LPG in your home

LPG gas in your home

LPG is very versatile and can be used both inside and outside your home, for heating, hot water, cooking and swimming pools.


LPG is the ideal fuel for cooking because it provides instant heat and you can control the temperature easily. It burns completely, without soot build-up, so your pans won’t need as much cleaning.

Heating and Hot Water

LPG can be used throughout your home for your central heating system, flame effect fire and hot water. With this versatility you’ll be able to relax in warmth and comfort even in the colder winter months.

Outdoor Applications

In addition to hot water, gas fires, central heating and cooking, LPG from Shell can even be used outdoors for patio heaters, BBQ’s and to heat swimming pools.

Gas stove

Benefits of LPG

Cleaner-burning and reliable, LPG gives you ultimate control and flexibility to meet your specific needs.

Liquefied Petroleum Gas (LPG) is a cleaner-burning fuel with high combustion efficiency which means it is less harmful to the environment and your health compared to most other conventional fossil fuels.

It produces very little CO2, has a low sulphur content and doesn’t produce any particles which can cause air pollution.

LPG is reliable, portable and flexible so it can be used for a wide range of applications. It provides instantly available heat and is easily controllable, so it’s the ideal alternative to mains gas.

Fuel Comparison

LPG is a great fuel option for those living away from mains gas. Take a look at the table below to see how LPG from Shell compares to oil, electricity and solid fuel.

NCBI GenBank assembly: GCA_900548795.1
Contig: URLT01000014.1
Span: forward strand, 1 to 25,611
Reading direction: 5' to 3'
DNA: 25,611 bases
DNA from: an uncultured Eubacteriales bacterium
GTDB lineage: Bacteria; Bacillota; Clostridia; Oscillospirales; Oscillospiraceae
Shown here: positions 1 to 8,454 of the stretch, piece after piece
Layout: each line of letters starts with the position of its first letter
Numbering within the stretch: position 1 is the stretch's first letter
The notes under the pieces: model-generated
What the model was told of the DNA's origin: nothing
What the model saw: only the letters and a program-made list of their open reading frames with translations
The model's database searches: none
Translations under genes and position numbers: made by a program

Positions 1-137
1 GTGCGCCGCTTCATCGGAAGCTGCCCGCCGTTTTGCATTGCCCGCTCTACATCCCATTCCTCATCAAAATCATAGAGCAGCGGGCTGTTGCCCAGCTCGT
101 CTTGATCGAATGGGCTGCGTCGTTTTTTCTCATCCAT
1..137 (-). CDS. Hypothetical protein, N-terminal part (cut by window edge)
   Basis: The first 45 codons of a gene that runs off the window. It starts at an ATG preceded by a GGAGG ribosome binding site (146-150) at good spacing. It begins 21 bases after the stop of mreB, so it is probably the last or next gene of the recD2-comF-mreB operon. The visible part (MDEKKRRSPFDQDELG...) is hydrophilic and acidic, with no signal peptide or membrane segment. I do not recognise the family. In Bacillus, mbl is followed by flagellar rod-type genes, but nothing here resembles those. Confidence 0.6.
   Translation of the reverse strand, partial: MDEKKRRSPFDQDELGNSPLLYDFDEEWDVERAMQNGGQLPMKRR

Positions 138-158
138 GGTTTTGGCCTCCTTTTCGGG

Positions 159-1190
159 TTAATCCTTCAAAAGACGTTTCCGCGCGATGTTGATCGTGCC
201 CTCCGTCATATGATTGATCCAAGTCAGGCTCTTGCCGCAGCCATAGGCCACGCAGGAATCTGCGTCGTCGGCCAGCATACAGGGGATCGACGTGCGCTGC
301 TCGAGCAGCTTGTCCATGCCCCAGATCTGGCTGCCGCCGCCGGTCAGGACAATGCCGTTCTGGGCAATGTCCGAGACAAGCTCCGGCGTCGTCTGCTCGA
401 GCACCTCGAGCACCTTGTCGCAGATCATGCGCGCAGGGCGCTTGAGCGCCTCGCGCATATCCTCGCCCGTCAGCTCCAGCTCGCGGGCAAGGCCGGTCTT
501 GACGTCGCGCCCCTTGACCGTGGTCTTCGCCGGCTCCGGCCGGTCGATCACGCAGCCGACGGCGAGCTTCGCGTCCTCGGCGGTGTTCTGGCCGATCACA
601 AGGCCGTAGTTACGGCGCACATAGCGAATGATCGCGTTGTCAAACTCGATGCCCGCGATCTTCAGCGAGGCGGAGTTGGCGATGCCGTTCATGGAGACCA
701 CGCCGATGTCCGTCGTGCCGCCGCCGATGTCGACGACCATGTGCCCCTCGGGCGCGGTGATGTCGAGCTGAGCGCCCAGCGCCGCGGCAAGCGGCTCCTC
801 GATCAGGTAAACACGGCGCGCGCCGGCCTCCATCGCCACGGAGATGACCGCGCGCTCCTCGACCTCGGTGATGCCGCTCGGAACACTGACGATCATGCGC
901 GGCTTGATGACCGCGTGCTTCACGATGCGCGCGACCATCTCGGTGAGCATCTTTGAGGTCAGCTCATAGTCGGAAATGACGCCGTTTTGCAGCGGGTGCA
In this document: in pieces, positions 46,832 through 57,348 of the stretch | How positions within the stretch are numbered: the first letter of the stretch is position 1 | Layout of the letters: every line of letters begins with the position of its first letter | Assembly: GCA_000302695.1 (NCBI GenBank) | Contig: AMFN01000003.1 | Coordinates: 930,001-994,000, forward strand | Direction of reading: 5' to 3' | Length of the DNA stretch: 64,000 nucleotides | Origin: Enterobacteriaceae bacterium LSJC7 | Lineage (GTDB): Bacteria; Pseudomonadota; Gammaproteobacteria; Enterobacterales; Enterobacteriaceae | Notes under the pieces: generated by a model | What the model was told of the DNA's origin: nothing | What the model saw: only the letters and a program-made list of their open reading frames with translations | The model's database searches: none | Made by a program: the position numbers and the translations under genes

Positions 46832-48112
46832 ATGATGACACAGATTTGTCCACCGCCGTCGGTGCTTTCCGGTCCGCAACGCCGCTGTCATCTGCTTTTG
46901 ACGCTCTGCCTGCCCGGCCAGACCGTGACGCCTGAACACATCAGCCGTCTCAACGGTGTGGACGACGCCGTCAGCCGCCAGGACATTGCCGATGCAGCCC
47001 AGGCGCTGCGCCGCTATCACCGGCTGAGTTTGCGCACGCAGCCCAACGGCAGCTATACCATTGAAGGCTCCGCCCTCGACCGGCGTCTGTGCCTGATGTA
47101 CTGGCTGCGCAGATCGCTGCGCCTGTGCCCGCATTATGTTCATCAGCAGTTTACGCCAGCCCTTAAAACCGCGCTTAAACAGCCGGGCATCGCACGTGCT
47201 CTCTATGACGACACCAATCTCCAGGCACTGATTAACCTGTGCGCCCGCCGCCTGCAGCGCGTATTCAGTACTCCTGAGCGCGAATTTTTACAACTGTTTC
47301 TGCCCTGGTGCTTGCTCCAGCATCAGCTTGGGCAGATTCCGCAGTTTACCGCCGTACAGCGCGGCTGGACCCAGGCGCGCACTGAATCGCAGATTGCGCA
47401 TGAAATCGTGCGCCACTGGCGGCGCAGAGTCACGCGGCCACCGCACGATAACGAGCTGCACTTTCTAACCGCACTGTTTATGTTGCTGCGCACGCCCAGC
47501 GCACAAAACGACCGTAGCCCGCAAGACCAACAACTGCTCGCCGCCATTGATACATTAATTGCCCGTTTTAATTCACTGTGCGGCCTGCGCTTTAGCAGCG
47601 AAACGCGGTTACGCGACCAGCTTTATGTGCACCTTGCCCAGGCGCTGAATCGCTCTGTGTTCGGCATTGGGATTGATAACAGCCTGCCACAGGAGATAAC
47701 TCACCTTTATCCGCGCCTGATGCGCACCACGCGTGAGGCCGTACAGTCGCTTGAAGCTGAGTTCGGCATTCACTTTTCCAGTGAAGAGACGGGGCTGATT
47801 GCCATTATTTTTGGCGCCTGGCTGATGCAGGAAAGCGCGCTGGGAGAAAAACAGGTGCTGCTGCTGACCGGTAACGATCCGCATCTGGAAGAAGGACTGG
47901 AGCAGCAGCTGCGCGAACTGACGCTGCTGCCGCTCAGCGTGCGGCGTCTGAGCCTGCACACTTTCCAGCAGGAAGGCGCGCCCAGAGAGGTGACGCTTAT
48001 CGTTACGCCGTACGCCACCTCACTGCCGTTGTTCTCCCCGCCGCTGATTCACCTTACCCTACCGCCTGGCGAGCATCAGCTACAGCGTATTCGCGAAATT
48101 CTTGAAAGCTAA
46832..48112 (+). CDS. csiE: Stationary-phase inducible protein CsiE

LPG vs. Oil LPG vs. Electricity LPG vs. Solid Fuel
Lower appliance cost No energy waste Lower maintenance costs
Burns cleanly without soot Heat is instantly available Heat is instantly available
Appliances require less maintenance Heat is instantly controlled Heat is instantly controlled
Flame temperature easily controlled More responsive for direct heating systems More reliable in continuous use
Combustion is virtually odourless Reduced carbon emissions make LPG cleaner for a given energy output Burns cleanly without soot and ash
It's cleaner There's more choice for domestic and commercial heating solutions No day to day maintenance or manual labour
Appliances operate quietly Ideally suited for cooking, flame effect fires, patio heaters and BBQs There's more choice for domestic heating solutions
Convenient to deliver, store and use - It's more convenient to deliver store and use
No need for pump or liquid head - Ideally suited for cooking, flame effect fires, patio heaters and BBQs
No containment area generally required around the vessel - -
LPG produces very low sulphur emissions - -
Ideally suited for cooking, flame effect fires, patio heaters and BBQs - -

Why Shell?

LPG truck on the road

Shell Gas (LPG) is part of an international organisation renowned for excellence in the production of fuels as well as global distribution. We are one of the leading suppliers of LPG, using global expertise to offer our customers professional, local solutions.

Safety is of paramount importance in all our operations. Shell Gas (LPG) installs tanks and supplies its products in full compliance with local health & safety regulations.

We have a team of experienced LPG experts who can provide you with all the essential information and support you need.